Brownsville and Sabal Palm Audubon Sanctuary
Today we aimed to drive down to the Rio Grande valley where we planned to stay three nights in McAllen. The drive down added a few species although we didn't get the hoped-for Wild Turkey and Sarita Rest Stop was closed so we couldn't stop there. None-the-less we did get Harris's Hawk, our first Cave Swallows, Hooded Oriole, Scissor-tailed and Vermilion Flycatchers, Bronzed Cowbird and loads of Great-tailed Grackles and migrating cowbirds.
We headed for the famous Brownsville Dump where our first target bird was Chihuahuan Raven, which was soon spotted feeding on the rubbish. It was pretty windy here at the dump which meant we could all see the white neck feathers of what used to be called White-necked Raven. Also here were hundreds of Laughing Gulls. Amongst these were proported to be a few Franklin's Gulls. After brief flight views we managed to find a bird on the ground. This bird had a noticably pink breast although the comments of an American birder next to us of 'wow, look at that, that's awesome' etc., seemed a bit over the top – that was until I panned right and saw another Franklin's Gull looking like a pink marshmallow! As we turned to leave a flock of six Hudsonian Whimbrel flew overhead.
Next stop we Sabal Palm Audubon Sanctuary - an area of sub-tropical woodland. This is one of the few remaining sites where the once-common Sabal Palm can still be found. On the way to the sanctuary one of the vans developed a problem and soon expired. Fortunately we had made it to Sabal Palm's carpark (getting Couch's Kingbird on the way) and so had a good place in which to wait for a replacement to arrive.
It was 30°C in the shade here and noticably hotter in the direct sun. We started birding at the feeding station (in the shade and with seats) and immediately began to see the Mexican species appearing – White-tipped Doves fed on the ground, a Plain Chachalaca climbed a tree about a metre in front of us and a Long-billed Thrasher sang from the depths of the scrub. After some effort we managed to get a few brief views of the thrasher and then we were distracted by the arrival of our first Green Jays and a female, then a male Golden-fronted Woodpecker – all going for the oranges put out by the sanctuary staff.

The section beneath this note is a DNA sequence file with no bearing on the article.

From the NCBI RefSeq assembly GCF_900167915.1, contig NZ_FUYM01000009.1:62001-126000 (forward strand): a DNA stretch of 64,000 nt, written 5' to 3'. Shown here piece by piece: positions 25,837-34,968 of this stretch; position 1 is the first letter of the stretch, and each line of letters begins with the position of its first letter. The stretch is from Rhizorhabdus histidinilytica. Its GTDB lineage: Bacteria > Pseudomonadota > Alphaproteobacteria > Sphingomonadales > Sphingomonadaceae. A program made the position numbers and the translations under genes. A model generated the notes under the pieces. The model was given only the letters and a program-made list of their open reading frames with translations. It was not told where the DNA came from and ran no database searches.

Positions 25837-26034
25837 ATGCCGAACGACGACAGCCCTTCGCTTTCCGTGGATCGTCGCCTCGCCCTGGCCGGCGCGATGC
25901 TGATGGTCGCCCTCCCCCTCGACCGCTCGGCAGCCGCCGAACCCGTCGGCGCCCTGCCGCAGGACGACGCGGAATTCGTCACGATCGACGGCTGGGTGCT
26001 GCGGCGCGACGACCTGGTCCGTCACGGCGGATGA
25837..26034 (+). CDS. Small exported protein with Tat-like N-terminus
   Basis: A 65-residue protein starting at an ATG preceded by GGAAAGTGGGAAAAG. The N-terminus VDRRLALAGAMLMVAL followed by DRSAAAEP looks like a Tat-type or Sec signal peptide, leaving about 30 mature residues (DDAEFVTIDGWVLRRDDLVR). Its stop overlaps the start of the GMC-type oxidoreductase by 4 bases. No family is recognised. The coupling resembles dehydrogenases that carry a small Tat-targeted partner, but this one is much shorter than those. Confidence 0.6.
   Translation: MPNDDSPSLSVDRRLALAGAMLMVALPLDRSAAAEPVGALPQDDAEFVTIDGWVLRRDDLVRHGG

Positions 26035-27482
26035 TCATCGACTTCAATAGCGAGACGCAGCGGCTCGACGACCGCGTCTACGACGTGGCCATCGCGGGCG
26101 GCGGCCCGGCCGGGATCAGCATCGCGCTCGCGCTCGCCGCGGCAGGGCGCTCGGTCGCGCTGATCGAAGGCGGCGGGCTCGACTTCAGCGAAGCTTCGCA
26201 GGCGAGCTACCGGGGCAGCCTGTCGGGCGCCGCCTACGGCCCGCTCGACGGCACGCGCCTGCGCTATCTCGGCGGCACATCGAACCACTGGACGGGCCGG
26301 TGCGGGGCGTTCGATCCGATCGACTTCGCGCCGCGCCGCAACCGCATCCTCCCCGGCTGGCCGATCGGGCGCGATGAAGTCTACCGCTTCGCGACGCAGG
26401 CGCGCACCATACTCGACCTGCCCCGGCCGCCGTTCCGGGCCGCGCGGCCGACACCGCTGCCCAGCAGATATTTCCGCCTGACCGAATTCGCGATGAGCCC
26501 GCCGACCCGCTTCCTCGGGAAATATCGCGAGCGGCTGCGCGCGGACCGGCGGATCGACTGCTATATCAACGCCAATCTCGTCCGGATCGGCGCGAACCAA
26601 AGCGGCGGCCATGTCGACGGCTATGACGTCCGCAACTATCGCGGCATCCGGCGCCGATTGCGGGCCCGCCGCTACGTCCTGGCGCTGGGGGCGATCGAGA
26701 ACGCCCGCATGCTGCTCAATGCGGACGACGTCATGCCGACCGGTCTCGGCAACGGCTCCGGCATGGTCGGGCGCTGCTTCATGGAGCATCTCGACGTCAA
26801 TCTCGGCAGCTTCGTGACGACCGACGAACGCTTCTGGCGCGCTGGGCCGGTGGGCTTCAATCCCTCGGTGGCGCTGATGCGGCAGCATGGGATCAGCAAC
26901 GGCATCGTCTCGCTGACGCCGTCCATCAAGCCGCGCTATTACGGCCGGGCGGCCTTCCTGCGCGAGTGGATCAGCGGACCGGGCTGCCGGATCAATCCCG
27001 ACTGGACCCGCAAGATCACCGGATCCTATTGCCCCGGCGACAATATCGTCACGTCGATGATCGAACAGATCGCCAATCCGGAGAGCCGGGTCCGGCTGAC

The drinking pool attracted a pair of Northern Cardinals and a Black-crested Titmouse. A second Chachalaca appeared as did Red-winged Blackbird, Great-tailed Grackle and Bronzed Cowbird. There were two hummingbird feeders here and we saw two male (usually fighting) and a female Buff-bellied Hummingbirds.
Once the replacement van had arrived we did a walk around some other parts of the sanctuary. We walked to a resaca (oxbow lake) and were soon watching two Pied-billed Grebes and about ten Least Grebes.
Also here was an Osprey in a tree, a single Black-bellied Whistling-duck, four Ruddy Duck, a male Blue-winged Teal and two Mottled Ducks. A drier, wooded area added two pairs of Great Kiskadee, and Common Yellowthroats could be heard singing from various areas around the lakes.
Finally, we drove to a spot in Brownsville, next to a school (El Jardin Elementary School), bounded on two sides by roads and set up the scopes to watch a large white tower. Having got ready for a long search in the afternoon heat and blazing sun we were surprised and delighted to look to our right and have excellent views of our target birds - two Tamaulipas Crows. This may not sound exciting but the views we had were the best Vaughan had ever had (and the easiest) and the crows were surprisingly different in appearance and jizz to other crows. The bill shape was very angular and the blue sheen to the feathers could be seen. We expected just another crow but got a species that'll make it onto the top ten birds of the trip!